Listed Building

The only legal part of the listing is the address/name of site. Addresses and building names may have changed since the date of listing – see ‘About Listed Buildings’ below for more information.


Status: Designated


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Date Added
Local Authority
Orkney Islands
Planning Authority
Orkney Islands
Cross And Burness
HY 62593 39061
362593, 1039061


Earlier to mid 19th century farm complex comprising: 2-storey, 3-bay rectangular-plan farmhouse with single storey adjoining range projecting to E with detached, parallel, long, rectangular-plan byre to S; flagstone closs between. Byre/barn range disposed N/S to E of farmhouse and byre. 2-storey 2-bay rectangular-plan meal mill to W of farmhouse, with taller S end. Single storey, long, rectangular-plan byre range to S of farmhouse, ('Setter'). 2 adjoining single-storey cottages (3-bay to left, 3-bay to right) to E of farmhouse, ('Little Boloquoy'). Harled farmhouse; other structures, coursed random drystone rubble.

FARMHOUSE: S (PRINCIPAL) ELEVATION: window to advanced, gabled porch at ground in bay to centre; boarded door in right return. Window at each floor in each bay flanking. Window with boarded door flanking to right in single storey range to outer right.

Various glazing patterns including 9-pane timber sash and case windows, and timber-framed windows with top-hung upper lights. Corrugated-asbestos cement roof; stone ridge; stone skews; harled, corniced gablehead stacks to E and W; predominantly cast-iron rainwater goods.

BOUNDARY WALLS: drystone rubble walls with rubble cope enclosing rectangular-plan garden to S of farmhouse; square-plan gate piers with flagstone caps.

PARALLEL BYRE: N (ENTRANCE, CLOSS) ELEVATION: built on ground falling to W, asymmetrically divided with small stall to left. 2-leaf boarded door to each stall.

Traditional turf thatched roof to left, straw thatch to right, secured at eaves with bendlin stanes; aisin stones at wallhead, (see Notes).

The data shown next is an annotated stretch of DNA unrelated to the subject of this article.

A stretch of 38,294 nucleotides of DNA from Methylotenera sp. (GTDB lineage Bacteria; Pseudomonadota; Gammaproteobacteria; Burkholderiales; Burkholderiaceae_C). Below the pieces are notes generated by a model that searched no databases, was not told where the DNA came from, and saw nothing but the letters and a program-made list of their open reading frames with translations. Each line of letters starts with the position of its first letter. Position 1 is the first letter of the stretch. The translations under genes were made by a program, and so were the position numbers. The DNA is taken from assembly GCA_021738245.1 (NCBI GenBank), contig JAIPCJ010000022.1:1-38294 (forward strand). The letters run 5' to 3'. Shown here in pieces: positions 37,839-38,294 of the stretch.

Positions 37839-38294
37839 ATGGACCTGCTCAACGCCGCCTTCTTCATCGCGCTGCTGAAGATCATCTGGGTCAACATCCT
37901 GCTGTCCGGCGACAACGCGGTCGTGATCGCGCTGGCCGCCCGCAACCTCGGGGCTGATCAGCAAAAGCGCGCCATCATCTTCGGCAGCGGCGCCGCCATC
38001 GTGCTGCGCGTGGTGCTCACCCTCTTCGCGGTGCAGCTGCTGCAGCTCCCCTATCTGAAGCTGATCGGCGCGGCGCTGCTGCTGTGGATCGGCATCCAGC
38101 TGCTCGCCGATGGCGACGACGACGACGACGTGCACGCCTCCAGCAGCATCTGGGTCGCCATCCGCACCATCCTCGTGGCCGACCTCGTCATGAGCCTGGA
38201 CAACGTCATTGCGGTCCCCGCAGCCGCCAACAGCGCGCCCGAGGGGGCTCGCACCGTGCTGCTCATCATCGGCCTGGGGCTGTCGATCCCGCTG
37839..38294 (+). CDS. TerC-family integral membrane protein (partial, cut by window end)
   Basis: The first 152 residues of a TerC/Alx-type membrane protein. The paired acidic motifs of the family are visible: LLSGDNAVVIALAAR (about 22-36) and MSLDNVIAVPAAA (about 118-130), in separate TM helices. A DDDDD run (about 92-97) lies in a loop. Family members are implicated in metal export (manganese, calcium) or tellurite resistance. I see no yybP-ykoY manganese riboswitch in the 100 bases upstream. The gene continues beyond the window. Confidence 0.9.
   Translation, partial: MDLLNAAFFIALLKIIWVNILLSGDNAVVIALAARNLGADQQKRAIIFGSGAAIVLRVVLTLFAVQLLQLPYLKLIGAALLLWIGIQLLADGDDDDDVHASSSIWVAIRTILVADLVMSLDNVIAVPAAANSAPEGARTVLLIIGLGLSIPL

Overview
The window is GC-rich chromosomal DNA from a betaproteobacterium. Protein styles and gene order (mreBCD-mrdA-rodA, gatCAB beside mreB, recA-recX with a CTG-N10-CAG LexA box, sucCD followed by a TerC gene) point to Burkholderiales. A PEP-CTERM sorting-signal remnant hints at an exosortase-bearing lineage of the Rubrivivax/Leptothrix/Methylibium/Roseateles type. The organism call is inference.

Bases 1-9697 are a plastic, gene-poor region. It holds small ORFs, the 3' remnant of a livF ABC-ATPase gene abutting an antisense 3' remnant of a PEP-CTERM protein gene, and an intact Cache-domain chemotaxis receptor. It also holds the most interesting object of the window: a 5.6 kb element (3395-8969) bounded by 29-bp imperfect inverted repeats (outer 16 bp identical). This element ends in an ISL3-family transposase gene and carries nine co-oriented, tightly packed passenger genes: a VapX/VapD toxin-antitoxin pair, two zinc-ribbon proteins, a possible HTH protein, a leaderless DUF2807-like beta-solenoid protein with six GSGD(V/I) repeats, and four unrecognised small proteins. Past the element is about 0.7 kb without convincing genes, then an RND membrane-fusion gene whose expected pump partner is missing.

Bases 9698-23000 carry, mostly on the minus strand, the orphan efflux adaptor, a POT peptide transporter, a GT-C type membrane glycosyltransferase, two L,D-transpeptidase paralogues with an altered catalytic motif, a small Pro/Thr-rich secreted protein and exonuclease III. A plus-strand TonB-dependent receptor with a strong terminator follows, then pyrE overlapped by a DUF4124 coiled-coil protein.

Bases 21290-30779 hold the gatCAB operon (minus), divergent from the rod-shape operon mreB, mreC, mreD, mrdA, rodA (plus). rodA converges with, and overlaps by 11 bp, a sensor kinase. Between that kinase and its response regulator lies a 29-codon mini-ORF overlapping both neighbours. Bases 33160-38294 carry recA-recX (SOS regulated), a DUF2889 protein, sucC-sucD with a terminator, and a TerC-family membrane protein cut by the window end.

BYRE RANGE: long, rectangular-plan range of 4 differing heights built on ground falling to S; further gabled barn to rear (E) at S end; boarded doors along W (ENTRANCE) ELEVATIONS.

Corrugated-iron roof to N end; graded stone tiles to centre and to S; flagstone roof to remainder; stone ridges; stone skews.

MEAL MILL: E (ENTRANCE) ELEVATION: centred boarded door at ground; boarded grain loft door above. Window flanking to left. Small window set close under eaves to raised section to right.

W (REAR) ELEVATION: blocked, centred doorway to lower section to right. Small window set close under eaves to raised section to left.

S (SIDE) ELEVATION: cast-iron, 8-spoke, low-breast, undershot wheel with timber paddles; accompanying concrete-lined lade to blank, gabled elevation.

N (SIDE) ELEVATION: boarded door, offset to right of centre at ground; window, (formerly door) at 1st floor (see Notes).

Timber-framed window to E. Grey slate roof; stone ridge; stone skews.

DETACHED BYRE, (SETTER): 3-compartment byre built on ground falling to E. N (ENTRANCE) ELEVATION: large, central doorway breaking eaves; boarded door in bay to right (E); small boarded entrance in bay to left (W). S (REAR) ELEVATION: 3, every disposed blocked doorways.

Traditional straw thatched roof with bedlin stanes at eaves and aisin stones at wallhead (see Notes).

FARM COTTAGES, (LITTLE BOLOQUOY): S(PRINCIPAL) ELEVATIONS: 3-bay cottage to left: boarded door in bay to centre; window in each bay flanking; roofless single bay projection (formerly byre) to outer left. Drystone rubble wall enclosing rectangular-plan garden to S. 2-bay cottage to right; boarded door in bay to left; window in bay to right.